Let’s take a look at exit polls from the last two presidential elections for some insight. In 2008, the electorate in New Hampshire was 29% Democrat, 27% Republican, and 45% Independent (D+2). Independents swung to Obama by 20 points. Obama won the state by nine percent over John McCain.
The electorate in 2004 was 25% Democrat, 32% Republican, and 44% Independent (R+7). Independents supported Kerry over Bush by 14%. Kerry beat Bush by one percent.
Presumably the electorate in 2012 will look closer to 2004’s electorate than 2008’s electorate. Or at least somewhere in between. The partisan breakdown of the recent UNH poll that shows the race to be a 48-48 tie is 29% Democrat, 31% Republican, and 38% Independent (R+2 skew). Romney leads among Independents by two percent. This sounds somewhat reasonable.
But the other recent poll, by Gravis Marketing, does not sound reasonable when you look at the internals. It shows Obama leading 50-49 and has a breakdown of 35% Democrats, 30% Republicans, and 35% Independents (D+5). Romney is winning Independent voters by 2%. They undersample Independents (who narrowly favor Romney) and oversample Democrats. They have a D+5 skew to this poll, when the 2008 Obama landslide was only D+2. Sorry, I’m not buying it.
With an electorate that looks more like 2004 than 2008, and with Independents favoring him, Romney wins New Hampshire narrowly. (Romney by 2%)
Iowa – 6
I wrote a piece for another publication a few months back explaining why Romney would win Iowa. You can read it here. Basically, I am ignoring the polls for this state. The electorate in Iowa, based on actual data from the state on who is registered to vote, is going to look quite similar to 2004, when Bush narrowly carried the state. It will look nothing like 2008, when Obama won Iowa by 10 points. Throw in the fact that Obama’s early voting lead is smaller than he had in 2008, and the Des Moines Register’s shocking endorsement of Romney, and I’m sticking with my prediction. (Romney by 1%)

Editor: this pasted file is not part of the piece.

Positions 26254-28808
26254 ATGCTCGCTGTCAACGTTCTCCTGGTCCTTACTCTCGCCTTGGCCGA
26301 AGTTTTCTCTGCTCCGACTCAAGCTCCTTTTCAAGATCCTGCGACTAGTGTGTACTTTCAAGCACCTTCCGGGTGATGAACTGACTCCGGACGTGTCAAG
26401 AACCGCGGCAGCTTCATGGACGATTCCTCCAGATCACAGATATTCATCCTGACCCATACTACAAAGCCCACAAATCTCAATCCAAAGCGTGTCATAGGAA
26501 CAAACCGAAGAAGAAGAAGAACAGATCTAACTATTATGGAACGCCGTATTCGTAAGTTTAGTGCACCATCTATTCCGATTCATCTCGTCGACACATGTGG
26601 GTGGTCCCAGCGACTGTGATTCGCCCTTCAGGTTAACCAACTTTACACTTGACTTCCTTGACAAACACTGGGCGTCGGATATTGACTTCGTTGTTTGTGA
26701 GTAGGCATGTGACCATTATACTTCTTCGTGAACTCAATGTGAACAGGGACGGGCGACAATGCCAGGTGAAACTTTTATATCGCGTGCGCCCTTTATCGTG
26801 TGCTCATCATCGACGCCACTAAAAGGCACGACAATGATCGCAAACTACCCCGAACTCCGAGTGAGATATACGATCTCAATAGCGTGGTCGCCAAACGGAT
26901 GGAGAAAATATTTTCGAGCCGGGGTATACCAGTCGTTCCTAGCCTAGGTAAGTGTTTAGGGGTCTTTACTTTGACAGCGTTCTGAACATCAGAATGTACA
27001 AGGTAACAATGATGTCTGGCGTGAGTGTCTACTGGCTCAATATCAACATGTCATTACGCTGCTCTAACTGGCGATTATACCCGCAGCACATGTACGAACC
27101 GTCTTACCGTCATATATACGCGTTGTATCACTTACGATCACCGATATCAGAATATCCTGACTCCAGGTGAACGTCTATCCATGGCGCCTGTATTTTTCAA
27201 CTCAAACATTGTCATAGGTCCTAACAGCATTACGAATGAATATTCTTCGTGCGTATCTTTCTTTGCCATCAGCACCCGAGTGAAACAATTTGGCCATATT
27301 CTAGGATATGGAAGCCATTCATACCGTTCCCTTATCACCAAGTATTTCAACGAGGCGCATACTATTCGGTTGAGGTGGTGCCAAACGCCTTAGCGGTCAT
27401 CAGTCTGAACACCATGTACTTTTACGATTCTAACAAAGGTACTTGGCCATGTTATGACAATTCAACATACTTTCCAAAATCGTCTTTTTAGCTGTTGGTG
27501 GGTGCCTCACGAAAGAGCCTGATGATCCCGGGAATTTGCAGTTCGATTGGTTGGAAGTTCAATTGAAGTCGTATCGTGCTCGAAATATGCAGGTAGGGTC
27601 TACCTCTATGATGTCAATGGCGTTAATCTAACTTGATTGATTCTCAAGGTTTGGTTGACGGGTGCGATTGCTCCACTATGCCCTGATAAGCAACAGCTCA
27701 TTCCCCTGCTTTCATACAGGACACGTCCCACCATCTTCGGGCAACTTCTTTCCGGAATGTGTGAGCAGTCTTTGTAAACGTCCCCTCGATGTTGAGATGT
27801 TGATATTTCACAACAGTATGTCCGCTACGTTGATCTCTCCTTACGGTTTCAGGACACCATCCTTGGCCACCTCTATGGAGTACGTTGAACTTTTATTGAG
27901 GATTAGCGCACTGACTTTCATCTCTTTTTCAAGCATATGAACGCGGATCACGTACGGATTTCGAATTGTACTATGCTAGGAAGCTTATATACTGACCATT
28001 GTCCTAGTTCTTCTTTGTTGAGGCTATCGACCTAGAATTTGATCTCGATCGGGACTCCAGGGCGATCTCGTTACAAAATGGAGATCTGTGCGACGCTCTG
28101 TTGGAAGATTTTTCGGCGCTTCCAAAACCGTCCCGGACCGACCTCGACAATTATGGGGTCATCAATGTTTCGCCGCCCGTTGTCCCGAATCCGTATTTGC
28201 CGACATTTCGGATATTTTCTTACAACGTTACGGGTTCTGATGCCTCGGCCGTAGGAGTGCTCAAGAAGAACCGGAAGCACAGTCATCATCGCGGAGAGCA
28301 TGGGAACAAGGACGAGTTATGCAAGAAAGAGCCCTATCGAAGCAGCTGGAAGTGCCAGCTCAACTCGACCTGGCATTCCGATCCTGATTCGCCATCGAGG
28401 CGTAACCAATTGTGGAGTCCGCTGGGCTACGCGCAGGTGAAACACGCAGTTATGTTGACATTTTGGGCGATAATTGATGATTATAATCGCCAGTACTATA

Virginia – 13
Recent polls show the state pretty much tied. Early voting totals from counties Obama won in 2008 are down, so it’s fair to say that Democrat turnout will be lower than in the last election. Obama won the state by seven points in 2008, and exit polls showed that Democrats had a six percent turnout advantage that year. Obama and McCain were basically tied among Independents. Exit polls from 2004, when Bush won the state by eight points, showed that Republicans had a four point turnout advantage. Independents went for Bush by 10 points over Kerry.
A late October poll by Gravis Marketing shows Romney and Obama tied at 48% apiece. This poll has an unrealistic D+8 skew to its sample. Independents favor Romney by an astonishing 27 points, but the poll is a tie because of their absurd sample.
Roanoke College released a poll in late October showing Romney ahead 49-44. This poll has a D+4 sample and showed Romney leading by 26% among Independents.
Anecdotal evidence suggests that enthusiasm for Obama in Northern Virginia is not what it was four years ago, while GOP enthusiasm is much stronger. Romney needs to win Virginia, and he will. (Romney by 3%)
Colorado – 9
Another state that appears to be basically tied. Let’s look at those fun exit polls again. In 2008, Obama won the state by nine points. Republicans actually had a 31-30 turnout advantage over the Democrats, but Independent voters supported Obama by 10% over McCain.
In 2004, Bush beat Kerry in Colorado by five points. Republicans had a nine point turnout advantage that year, according to exit polls. Independents favored Kerry by seven percent.
Based on the above, one would expect the GOP to have a turnout advantage of around maybe 5% or so this year. So let’s look at some recent polling in the state. Purple Strategies released a poll in late October showing Obama leading Romney 47-46. The poll shows Obama and Romney tied among Independent voters. They used a D+1 sample size. In other words, the pollsters apparently believe that enthusiasm for Obama in Colorado has actually increased since 2008. Unreal.
American Research Group also released a poll in late October. It showed Romney ahead of Obama 48-47. The poll uses an R+2 sample size, which is certainly more realistic than the Purple Strategies poll, but probably still undersamples Republicans/oversamples Democrats. Independents in this poll surprisingly favored Obama by 8%.
So let’s look at a Marist poll from late October. It shows a tie race, 48-48. The sample was D+1, the same as Purple Strategies. Sigh.
Okay. How about the SurveyUSA poll from late October that shows Obama leading Romney 47-45? D+1 sample. Wow.